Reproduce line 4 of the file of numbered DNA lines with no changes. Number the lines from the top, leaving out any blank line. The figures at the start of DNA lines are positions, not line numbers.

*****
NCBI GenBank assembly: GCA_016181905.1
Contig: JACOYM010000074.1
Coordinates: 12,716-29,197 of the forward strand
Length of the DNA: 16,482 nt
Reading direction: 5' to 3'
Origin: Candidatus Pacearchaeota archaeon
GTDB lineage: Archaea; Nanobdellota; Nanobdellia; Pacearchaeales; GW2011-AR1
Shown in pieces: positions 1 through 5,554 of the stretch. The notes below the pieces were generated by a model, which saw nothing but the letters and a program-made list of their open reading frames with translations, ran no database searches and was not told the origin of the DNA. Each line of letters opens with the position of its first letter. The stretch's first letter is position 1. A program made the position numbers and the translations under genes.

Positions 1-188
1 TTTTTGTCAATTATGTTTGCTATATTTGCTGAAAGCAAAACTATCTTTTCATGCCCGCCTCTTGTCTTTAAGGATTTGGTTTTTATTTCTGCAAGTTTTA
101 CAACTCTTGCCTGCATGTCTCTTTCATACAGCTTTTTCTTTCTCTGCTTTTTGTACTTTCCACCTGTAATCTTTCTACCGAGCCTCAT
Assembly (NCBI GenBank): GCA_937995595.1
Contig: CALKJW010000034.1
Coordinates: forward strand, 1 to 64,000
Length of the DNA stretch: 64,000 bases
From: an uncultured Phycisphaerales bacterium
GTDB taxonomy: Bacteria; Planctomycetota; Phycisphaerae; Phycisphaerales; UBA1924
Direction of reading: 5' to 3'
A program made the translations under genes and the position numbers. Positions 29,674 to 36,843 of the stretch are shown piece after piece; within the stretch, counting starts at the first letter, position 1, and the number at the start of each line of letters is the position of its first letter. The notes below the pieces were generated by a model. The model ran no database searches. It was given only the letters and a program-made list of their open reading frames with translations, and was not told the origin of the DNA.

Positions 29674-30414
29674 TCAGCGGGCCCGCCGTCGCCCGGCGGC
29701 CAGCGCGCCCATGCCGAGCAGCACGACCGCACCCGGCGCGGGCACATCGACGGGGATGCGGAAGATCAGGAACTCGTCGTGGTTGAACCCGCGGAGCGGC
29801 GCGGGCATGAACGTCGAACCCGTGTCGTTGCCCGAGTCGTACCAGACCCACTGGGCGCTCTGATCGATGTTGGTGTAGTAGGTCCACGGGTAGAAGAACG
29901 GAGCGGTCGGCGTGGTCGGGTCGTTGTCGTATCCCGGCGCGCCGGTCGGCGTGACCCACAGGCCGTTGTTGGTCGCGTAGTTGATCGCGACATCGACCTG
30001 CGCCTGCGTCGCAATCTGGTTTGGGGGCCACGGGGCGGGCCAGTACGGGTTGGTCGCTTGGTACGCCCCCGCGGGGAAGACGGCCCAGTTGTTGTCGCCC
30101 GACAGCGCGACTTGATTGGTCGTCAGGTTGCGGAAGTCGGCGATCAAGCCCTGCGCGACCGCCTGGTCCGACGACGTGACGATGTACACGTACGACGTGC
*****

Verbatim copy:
Length of the DNA: 16,482 nt